When an object moves faster than the speed of sound, the object is said to have broken the sound barrier. In this article, we will take a look at this phenomenon, and study its causes and effects closely.
Did You Know?
The vapor cones that one sees around an aircraft approaching transonic velocity occur due to shock waves of supersonic flow speed, which causes reduction in air pressure and the condensation of atmospheric water.
What is a Sound Barrier?
The sound barrier can be defined as a hypothetical barrier to flight beyond the speed of sound, so postulated because the aircraft undergoes an abruptly increasing drag force induced by compression of the surrounding air when traveling near the speed of sound. With advances in military aviation technology, planes such as the F/A-18F Super Hornet and the F-22 Raptor accelerate past the sound speed and break the sound barrier, creating loud sonic booms on a regular basis.
At sea level and at a standard temperature of 22 degrees Celsius, sound waves travel at around 340 meters per second (m/s) (760 mph). The speed of sound decreases or increases in direct proportion to the surrounding temperature and the density of the medium. Accordingly, the speed of breaking the sound barrier changes with the surrounding atmospheric conditions. An easy example to see the sound barrier being broken is the crack that a bullwhip makes, where the tip of the whip moves faster than the speed of sound, causing the cracking sound (a small sonic boom).
It is important to note that, while people automatically assume the speed of sound to be the speed of sound in the air, it actually always differs depending on the density and type of medium it is passing through. For example, the speed of sound in water is almost four times that of its speed in the air, i.e., approx. 1,500 m/s.
What Happens When the Sound Barrier is Broken?
To understand what happens when an object breaks the sound barrier, one must consider sound as a wave with limited speed. We also have to look at how the airflow around the airplane changes with the increase in its speed.
At Less Than the Speed of Sound:
Airplanes which fly slower than the speed of sound create air pressure disturbances which move at the speed of sound, at a distance from the plane. The airflow has enough time to spread out and disperse the pressure disturbance. In these conditions, the sound of the airplane will reach an observer before the plane does.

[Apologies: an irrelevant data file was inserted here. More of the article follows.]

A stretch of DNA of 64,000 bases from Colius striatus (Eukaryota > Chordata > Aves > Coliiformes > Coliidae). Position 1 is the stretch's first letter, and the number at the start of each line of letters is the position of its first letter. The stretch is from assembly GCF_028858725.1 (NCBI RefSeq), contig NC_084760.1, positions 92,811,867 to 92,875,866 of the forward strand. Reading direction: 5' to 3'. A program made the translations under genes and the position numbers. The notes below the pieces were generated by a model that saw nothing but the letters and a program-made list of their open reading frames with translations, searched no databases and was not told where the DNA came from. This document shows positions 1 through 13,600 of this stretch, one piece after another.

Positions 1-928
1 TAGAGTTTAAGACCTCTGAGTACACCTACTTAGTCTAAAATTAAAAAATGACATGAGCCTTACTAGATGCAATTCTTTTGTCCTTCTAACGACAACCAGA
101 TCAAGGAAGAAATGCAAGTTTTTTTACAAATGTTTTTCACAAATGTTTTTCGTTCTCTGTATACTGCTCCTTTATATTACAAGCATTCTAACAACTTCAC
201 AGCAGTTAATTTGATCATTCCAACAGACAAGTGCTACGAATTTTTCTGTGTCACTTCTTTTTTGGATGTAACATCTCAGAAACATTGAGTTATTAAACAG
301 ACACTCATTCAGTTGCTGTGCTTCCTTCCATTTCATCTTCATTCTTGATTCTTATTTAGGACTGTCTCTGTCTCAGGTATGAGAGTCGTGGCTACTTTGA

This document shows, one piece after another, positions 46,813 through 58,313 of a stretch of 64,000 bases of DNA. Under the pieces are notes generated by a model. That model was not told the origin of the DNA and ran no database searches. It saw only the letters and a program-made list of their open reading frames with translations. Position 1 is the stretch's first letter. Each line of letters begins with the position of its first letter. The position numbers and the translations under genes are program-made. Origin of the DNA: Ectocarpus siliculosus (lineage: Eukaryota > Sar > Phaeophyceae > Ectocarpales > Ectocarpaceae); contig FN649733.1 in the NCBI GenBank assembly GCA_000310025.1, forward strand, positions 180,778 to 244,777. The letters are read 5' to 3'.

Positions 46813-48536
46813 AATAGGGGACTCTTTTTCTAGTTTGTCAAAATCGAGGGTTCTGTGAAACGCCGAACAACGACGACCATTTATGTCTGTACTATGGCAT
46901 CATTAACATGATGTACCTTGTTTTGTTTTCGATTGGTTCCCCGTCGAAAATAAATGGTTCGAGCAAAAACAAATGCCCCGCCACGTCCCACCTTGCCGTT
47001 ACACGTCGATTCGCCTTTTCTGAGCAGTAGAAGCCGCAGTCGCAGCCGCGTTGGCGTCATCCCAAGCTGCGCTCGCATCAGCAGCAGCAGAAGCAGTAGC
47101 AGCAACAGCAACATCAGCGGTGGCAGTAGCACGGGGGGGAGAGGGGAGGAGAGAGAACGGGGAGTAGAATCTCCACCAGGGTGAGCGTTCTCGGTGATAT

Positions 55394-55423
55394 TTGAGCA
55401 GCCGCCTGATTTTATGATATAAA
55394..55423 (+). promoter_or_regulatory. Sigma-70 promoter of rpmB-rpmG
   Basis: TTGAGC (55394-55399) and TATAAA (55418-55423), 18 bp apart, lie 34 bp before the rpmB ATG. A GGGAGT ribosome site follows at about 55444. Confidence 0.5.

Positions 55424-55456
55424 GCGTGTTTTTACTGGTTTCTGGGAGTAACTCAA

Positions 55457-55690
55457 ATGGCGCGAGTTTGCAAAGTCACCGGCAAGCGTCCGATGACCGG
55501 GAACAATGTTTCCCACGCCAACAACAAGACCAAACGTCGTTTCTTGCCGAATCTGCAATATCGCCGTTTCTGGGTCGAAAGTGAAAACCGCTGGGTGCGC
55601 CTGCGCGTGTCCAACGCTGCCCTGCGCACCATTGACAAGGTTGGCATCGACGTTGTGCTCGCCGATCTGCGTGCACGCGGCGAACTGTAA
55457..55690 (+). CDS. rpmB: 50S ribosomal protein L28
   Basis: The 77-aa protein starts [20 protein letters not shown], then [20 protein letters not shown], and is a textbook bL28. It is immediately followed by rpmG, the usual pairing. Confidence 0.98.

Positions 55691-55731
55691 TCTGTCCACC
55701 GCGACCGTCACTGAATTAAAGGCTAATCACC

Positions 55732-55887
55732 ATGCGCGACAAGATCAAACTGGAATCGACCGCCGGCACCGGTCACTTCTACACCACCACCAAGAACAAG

At the Speed of Sound:
When the plane reaches the speed equaling that of sound, the pressure disturbances gather together in front of the aircraft. The plane gets very close to the waves of pressure it is creating due to its high-powered forward thrust. This causes a sudden and significant increase in drag, as the airflow has very little time to adjust, and gets compressed into a wall or barrier.
Greater Than the Speed of Sound:
As the airplane now moves faster than sound, and moves into supersonic speed, the air has absolutely no chance to adjust, causing massive shock waves, which can be associated with the sonic boom, as the sound emitted from the plane reaches the observer much later than the airplane. A sonic boom will only be heard once the airplane passes the observer, as air rushes in to fill the low-pressure space created behind the plane. When a jet breaks the sound barrier, most sonic booms can be heard as a short but loud clap of thunder. The intensity of a sonic boom does not change with higher or lower acceleration, rather, it is affected by the size of the airplane, i.e., a larger aircraft will displace a larger amount of air, resulting in a larger boom.
Human Accomplishments and Records
In the early 1930s, researchers turned their attention towards the challenges that pilots faced while trying to reach supersonic speeds. Although other objects, such as bullets, canon balls, and meteors were known to go faster than sound, it was highly doubtful whether an airplane or a person could stand the pressures of moving with such velocity. The US Air Force decided to put the theories to the test.
Finally, on the 14th of October 1947, with almost a decade of research, U.S. Air Force Captain Chuck Yeager became the first man to successfully break the sound barrier in human history, in the cockpit of an experimental rocket-powered plane, named the Bell-X1. This event paved the way for human spaceflight and extraterrestrial exploration. By the end of the 1950s, jet planes were routinely breaking this speed record.
On October 14, 2012, exactly 65 years after this feat was accomplished, another man, named Felix Baumgartner, broke the sound barrier. However, he did it completely unaided, as he jumped off a helium weather balloon floating in the stratosphere at a height of 128,097 feet (24 miles) from the Earth’s surface. After jumping, Felix remained in freefall for around 34 seconds, when he broke the sound barrier and reached speeds of around 834 mph (mach 1.24). This high speed was possible due to the low pressure and air resistance in the stratosphere.
Despite being a common ability for most airplanes nowadays, breaking the sound barrier is not cheap, as pushing through the wall of air adversely affects fuel economy. This is why commercial airliners abstain from going supersonic. This success of breaking the sound barrier has inspired people from around the world, and proved that with will and courage, any barrier can eventually be broken.